Also, there is huge resentment over the fact that the law in allegations of sexual harassment is biased heavily in favour of the women complainant.


In light of this misuse, Supreme Court former judge KT Thomas pointed out, “Whenever you make a law very stringent on account of pressures from emotionally surcharged social reactions, there is a real danger of its misuse.”


Notably, false accusations, reverse harassment and blackmailing in the corporate world or academia are also on the rise. Nonetheless, it is seldom that an institute or university acts fast to uncover the truth as happened in a recent case at IIM, Indore, where a nine-member Gender Sensitivity Committee (GSC) headed by a retired justice of Madhya Pradesh Indrani Dutta found that the complainant, a lady professor had falsely accused her senior colleague of sexual harassment. Her contract was later terminated.


In a similar case at Monash University, Melbourne, Australia earlier this year, a Federal Court ordered a woman engineering professor to pay Aus$ 900,000 for a failed sexual harassment case. She had made the complaint after she was accused of poor performance. 


Back home, recently four sexual harassment cases examined by the Central Administrative Tribunal were found to be false and motivated. This compelled CAT judges KB Suresh and PK Pradhan   to question certain provisions of the Sexual Harassment of Women at Workplace Act, 2013 which encouraged biased outcome against men rather than neutral fact finding. Judges were critical of Section 4 and 7 of the Act terming these unconstitutional as it encouraged premeditated bias against men!


Furthermore, National Crime Records Bureau data reveals a dramatic surge in the number of cases being filed under crimes against women category. This should be interpreted as willingness of women to take on violators and perpetrators of crimes against them under the new gender empowerment laws.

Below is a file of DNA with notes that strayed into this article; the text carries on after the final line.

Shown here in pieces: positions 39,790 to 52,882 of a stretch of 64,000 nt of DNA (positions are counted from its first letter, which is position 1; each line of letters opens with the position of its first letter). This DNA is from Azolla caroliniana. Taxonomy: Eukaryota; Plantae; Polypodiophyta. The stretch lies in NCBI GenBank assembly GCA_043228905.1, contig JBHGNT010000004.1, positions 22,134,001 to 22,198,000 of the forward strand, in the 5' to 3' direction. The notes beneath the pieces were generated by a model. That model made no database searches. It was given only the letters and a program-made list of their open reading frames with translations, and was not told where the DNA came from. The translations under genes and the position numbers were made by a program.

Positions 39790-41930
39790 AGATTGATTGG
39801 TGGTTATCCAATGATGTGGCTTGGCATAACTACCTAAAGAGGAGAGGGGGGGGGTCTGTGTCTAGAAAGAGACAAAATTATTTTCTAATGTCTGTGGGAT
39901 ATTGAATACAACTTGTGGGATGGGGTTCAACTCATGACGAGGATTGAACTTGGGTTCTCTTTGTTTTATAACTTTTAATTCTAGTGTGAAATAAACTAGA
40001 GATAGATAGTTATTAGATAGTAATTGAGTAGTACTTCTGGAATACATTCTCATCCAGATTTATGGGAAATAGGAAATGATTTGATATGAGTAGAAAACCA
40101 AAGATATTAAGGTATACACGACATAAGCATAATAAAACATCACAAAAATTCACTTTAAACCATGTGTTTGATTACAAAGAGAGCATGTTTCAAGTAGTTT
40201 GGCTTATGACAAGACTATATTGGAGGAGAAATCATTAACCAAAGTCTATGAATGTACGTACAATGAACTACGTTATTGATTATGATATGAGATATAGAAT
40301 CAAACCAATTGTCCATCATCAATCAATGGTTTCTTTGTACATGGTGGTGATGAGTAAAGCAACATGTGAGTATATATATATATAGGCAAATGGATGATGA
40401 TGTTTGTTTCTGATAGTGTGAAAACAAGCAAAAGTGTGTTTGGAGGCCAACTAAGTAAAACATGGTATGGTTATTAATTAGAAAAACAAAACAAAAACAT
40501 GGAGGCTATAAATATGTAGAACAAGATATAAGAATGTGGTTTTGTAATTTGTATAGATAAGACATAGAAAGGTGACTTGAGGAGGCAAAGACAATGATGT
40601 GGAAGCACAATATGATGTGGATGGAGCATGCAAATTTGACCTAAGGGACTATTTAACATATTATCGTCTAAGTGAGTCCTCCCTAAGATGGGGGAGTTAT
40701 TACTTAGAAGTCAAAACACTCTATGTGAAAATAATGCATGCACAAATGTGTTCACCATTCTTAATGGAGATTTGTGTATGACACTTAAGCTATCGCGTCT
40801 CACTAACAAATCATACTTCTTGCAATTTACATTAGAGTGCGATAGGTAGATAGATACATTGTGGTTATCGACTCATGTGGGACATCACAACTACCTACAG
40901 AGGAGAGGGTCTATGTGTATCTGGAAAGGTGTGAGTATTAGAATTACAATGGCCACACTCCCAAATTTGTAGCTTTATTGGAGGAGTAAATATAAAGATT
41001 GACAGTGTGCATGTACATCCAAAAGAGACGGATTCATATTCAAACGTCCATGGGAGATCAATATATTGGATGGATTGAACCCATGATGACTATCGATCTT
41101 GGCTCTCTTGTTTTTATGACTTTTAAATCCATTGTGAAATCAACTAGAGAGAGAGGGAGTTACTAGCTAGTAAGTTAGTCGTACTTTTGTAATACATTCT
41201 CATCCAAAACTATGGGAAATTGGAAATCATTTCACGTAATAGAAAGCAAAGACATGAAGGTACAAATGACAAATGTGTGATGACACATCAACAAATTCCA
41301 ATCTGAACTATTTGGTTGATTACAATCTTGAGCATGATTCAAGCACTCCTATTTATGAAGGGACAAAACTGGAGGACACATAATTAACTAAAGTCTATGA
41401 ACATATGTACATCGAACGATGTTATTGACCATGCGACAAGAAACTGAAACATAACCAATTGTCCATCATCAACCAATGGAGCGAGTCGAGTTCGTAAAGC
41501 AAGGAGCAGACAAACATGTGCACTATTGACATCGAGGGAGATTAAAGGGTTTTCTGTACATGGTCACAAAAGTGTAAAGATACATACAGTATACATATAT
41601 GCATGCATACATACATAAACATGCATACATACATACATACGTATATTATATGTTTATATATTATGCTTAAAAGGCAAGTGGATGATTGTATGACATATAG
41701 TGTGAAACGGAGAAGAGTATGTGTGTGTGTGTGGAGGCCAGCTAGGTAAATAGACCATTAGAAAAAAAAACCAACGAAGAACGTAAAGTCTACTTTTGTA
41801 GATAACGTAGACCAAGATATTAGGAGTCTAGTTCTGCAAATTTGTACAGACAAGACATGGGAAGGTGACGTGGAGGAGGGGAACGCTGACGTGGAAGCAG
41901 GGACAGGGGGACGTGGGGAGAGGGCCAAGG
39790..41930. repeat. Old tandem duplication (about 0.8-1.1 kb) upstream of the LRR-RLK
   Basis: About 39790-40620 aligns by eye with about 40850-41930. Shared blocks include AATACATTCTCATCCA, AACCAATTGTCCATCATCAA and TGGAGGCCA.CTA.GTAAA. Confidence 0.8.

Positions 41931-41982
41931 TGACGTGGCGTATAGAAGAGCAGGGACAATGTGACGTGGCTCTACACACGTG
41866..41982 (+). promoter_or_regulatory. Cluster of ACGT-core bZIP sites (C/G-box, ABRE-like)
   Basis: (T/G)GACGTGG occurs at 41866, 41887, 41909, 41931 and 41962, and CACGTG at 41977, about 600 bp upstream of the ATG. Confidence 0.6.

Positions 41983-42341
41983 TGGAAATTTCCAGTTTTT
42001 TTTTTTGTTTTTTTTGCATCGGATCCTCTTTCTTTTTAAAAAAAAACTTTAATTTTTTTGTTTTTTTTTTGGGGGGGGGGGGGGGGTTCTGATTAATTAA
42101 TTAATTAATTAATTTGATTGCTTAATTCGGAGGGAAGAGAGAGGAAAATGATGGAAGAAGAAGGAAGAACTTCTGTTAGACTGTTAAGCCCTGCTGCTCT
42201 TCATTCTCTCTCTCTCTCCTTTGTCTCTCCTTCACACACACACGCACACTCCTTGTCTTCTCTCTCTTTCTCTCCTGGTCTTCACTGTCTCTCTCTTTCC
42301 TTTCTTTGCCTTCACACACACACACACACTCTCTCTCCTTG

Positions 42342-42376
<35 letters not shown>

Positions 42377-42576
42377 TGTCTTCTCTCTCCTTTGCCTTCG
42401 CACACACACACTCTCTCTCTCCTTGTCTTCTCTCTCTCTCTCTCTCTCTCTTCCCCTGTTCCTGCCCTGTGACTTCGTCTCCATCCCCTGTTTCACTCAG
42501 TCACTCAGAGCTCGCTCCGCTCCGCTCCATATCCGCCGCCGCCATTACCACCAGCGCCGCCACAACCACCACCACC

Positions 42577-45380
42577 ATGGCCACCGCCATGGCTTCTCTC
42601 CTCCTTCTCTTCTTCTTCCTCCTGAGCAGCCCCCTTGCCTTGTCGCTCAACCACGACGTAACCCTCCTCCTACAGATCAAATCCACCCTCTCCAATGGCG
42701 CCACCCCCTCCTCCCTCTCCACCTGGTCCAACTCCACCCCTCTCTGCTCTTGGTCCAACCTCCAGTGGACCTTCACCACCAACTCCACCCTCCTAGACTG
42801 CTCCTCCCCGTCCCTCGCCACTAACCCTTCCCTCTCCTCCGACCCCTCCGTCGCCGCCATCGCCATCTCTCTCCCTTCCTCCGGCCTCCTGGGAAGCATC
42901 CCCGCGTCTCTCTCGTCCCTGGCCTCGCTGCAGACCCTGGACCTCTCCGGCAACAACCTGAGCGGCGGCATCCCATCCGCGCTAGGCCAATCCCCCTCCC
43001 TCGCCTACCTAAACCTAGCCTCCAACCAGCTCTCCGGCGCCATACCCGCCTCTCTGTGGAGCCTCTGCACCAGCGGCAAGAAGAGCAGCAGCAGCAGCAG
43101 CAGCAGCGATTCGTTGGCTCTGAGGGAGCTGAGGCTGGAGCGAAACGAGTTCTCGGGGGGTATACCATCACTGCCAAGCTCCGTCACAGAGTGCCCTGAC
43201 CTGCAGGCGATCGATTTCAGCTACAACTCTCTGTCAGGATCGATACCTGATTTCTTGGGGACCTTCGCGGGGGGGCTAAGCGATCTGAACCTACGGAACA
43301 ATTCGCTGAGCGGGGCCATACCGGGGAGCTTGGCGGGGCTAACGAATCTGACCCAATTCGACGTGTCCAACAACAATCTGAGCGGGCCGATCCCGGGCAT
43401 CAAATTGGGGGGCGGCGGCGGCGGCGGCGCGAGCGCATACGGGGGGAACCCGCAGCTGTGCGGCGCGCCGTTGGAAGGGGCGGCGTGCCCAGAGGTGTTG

But the extremely low conviction of 23 per cent cases and increasing number of court observations regarding false and motivated matters being filed against men would suggest that males are becoming victims of systemic abuse by women!


Additionally, the prosecution is often unable to establish guilt of the accused. Nonetheless, the fate of men, especially in high profile cases such as of ex-Supreme Court judge Justice AK Ganguly or like a Delhi boy Sarvjeet Singh accused of harassment by AAP activist Jasleen Kaur are sealed as soon as they are proclaimed accused followed by social media ostracization!


The male version of incidents is either ignored by the media or given fleeting treatment. Thereby, discovery of truth becomes a victim of sensationalism. Consequently, each case imposes severe expenses on the victim and official agencies.


Undeniably, Indian laws have undergone a fundamental change to tackle the menace of crime against women to ensure their safety, security and dignity. Unfortunately, these provisions for an effective shield for women are being abused by some. Clearly, there has to be a serious dialogue about protecting the falsely accused along-with serious repercussions against anyone found to be filing false allegations. Time now for a review of gender empowering laws. ---- INFA


(Copyright, India News and Feature Alliance)

< Previous   Next >
  Mambo powered by Best-IT